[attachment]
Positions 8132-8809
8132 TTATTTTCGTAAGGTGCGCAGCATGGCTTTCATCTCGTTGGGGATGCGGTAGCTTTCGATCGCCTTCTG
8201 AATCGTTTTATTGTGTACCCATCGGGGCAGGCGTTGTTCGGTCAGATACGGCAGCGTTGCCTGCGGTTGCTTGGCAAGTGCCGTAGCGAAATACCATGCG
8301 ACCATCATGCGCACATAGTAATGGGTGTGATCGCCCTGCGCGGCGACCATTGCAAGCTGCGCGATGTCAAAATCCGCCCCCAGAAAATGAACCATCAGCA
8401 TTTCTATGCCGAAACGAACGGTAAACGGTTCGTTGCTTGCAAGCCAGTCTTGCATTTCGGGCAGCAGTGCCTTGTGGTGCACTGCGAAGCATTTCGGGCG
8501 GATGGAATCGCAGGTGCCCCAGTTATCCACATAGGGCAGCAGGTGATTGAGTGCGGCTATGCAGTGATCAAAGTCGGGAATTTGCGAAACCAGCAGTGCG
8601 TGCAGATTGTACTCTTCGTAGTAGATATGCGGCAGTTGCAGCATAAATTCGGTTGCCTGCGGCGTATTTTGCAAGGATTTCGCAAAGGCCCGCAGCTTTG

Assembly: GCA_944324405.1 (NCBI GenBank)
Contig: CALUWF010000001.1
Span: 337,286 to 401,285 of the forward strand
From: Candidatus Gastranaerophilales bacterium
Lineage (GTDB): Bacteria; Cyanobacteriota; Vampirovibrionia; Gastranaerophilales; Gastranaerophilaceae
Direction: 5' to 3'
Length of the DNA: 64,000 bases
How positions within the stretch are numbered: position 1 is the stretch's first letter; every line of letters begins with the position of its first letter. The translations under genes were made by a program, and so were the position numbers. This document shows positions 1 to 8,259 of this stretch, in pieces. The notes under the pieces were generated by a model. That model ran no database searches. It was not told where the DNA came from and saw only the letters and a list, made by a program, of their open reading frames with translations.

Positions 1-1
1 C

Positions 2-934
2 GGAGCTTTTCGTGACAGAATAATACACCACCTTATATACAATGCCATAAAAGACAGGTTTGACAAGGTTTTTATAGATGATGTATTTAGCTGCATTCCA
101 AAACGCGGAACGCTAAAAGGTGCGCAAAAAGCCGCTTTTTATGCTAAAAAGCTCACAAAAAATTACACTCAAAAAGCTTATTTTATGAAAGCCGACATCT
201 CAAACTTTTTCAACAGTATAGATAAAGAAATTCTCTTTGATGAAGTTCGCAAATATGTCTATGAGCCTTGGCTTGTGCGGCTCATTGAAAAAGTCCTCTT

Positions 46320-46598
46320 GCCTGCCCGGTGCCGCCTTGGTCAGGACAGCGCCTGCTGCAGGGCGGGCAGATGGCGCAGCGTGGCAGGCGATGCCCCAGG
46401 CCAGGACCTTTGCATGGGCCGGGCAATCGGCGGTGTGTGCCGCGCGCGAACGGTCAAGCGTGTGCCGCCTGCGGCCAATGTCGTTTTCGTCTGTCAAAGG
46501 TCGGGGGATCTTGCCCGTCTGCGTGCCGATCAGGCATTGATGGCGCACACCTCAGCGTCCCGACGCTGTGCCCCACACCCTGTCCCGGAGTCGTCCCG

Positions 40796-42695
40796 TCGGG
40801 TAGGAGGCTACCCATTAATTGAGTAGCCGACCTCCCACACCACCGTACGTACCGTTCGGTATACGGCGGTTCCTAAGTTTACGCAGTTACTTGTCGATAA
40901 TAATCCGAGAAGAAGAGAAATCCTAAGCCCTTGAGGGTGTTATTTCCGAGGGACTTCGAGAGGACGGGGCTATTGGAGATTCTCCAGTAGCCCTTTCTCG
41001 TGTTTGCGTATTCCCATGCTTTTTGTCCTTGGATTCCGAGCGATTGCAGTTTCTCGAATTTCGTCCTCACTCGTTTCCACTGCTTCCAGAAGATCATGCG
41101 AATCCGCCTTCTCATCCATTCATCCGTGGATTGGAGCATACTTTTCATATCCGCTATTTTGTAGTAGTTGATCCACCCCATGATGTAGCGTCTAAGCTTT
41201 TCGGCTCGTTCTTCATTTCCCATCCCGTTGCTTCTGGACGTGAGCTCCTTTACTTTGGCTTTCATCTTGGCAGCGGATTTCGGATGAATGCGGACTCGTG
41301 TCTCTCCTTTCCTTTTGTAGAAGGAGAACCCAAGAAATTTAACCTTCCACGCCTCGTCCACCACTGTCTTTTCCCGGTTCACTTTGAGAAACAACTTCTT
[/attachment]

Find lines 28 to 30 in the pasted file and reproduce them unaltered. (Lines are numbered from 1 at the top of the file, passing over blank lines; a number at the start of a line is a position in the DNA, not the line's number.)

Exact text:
40801 TAGGAGGCTACCCATTAATTGAGTAGCCGACCTCCCACACCACCGTACGTACCGTTCGGTATACGGCGGTTCCTAAGTTTACGCAGTTACTTGTCGATAA
40901 TAATCCGAGAAGAAGAGAAATCCTAAGCCCTTGAGGGTGTTATTTCCGAGGGACTTCGAGAGGACGGGGCTATTGGAGATTCTCCAGTAGCCCTTTCTCG
41001 TGTTTGCGTATTCCCATGCTTTTTGTCCTTGGATTCCGAGCGATTGCAGTTTCTCGAATTTCGTCCTCACTCGTTTCCACTGCTTCCAGAAGATCATGCG